If yes, how did it help you?
If no, how do you think it would have changed your experience for the better?
A: I did not have any women of color supporting me during child birth. I wish there would have been at least one with me in the delivery room. I think having one with me would've made me feel more comfortable, in a sense, of knowing that there is someone with me that I can relate to.
Q: What did you learn from your birth experience that you will take with you next time or share with others to reduce trauma in birth spaces?
A: I learned the importance of preparing for the unexpected, to keep in mind that anything can happen during child birth. I recommend for anyone who is thinking of delivering at a local hospital to definitely take a close look at the hospital. Inform yourself about the hospital birthing protocol, talk to the staff and doctors at labor and delivery, communicate with whoever is going to be in the delivery room with you as much as you can about child birth so they can be prepared and fully support you and speak up for you in the moment that you need them to.
Q: How has the trauma that you endured during your birth experience affected your outlook on pregnancy and/or prenatal care? A: My birth trauma did not change anything on my view of pregnancy I still think that pregnancy is the most beautiful thing but it definitely changed the way I thought about delivering at a hospital. If I ever get pregnant again I will most likely choose a home birth if possible.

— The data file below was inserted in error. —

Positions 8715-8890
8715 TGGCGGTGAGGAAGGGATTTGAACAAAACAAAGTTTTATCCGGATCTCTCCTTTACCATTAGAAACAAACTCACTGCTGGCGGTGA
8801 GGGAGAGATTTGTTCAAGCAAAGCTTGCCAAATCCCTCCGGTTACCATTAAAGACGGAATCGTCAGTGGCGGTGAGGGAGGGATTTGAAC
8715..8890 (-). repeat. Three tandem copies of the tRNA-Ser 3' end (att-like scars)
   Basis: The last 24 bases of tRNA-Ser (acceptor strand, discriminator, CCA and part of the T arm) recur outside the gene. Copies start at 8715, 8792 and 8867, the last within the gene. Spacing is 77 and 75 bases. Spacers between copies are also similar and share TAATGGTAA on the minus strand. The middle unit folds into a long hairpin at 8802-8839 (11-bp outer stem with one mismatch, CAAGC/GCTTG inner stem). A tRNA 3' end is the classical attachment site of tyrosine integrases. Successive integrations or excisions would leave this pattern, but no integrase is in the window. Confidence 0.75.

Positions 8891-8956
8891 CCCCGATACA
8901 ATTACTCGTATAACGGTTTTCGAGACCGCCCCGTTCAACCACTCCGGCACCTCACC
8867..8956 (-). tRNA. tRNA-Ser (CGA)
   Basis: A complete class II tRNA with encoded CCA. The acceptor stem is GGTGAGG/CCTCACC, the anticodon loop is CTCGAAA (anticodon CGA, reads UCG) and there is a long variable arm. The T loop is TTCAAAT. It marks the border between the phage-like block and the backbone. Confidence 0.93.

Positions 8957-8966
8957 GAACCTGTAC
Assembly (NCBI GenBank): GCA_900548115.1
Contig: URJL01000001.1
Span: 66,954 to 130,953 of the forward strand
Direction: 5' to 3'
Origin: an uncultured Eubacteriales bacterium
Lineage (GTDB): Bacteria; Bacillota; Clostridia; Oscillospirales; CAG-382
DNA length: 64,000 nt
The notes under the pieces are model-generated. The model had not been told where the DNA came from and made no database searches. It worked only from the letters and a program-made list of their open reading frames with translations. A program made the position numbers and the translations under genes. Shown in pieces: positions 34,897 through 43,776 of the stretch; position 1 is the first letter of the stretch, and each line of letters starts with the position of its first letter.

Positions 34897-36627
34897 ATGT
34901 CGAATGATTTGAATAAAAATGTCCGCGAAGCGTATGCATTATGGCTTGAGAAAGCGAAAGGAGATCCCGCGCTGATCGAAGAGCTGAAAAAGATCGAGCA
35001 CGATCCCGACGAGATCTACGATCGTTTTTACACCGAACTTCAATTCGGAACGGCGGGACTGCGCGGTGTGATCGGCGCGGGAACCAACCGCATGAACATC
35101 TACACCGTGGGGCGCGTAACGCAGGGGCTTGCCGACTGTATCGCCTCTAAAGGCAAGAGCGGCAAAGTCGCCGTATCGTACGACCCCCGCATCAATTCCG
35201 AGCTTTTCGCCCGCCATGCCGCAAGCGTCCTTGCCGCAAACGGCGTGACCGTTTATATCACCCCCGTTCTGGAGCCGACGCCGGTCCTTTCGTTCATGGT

Q: How did you turn you trauma into triumph?
A: I turned my Trauma in to triumph by speaking up, not only for myself, but for any mother that gives birth in that hospital. I'm no different from any other mother, regardless if I had a good experience versus the next having that bad experience, it doesn't make it acceptable in my eyes period. I reached out to the hospital and informed them of what i experienced in detail, how it felt from a patient's perspective and how things could've been done differently. The hospital representative agreed that errors were made on part of the nursing staff concerning their handling of my situation and requested using my trauma for future training, which I agreed. Also, by sharing my story with other expecting moms I know in the area, informing others how hospitals can fail to provide the proper care during childbirth, so be mindful.
Watch the full video on our Instagram (@TruthHouseFoundation) or Facebook (@TruthHouseFoundationMN)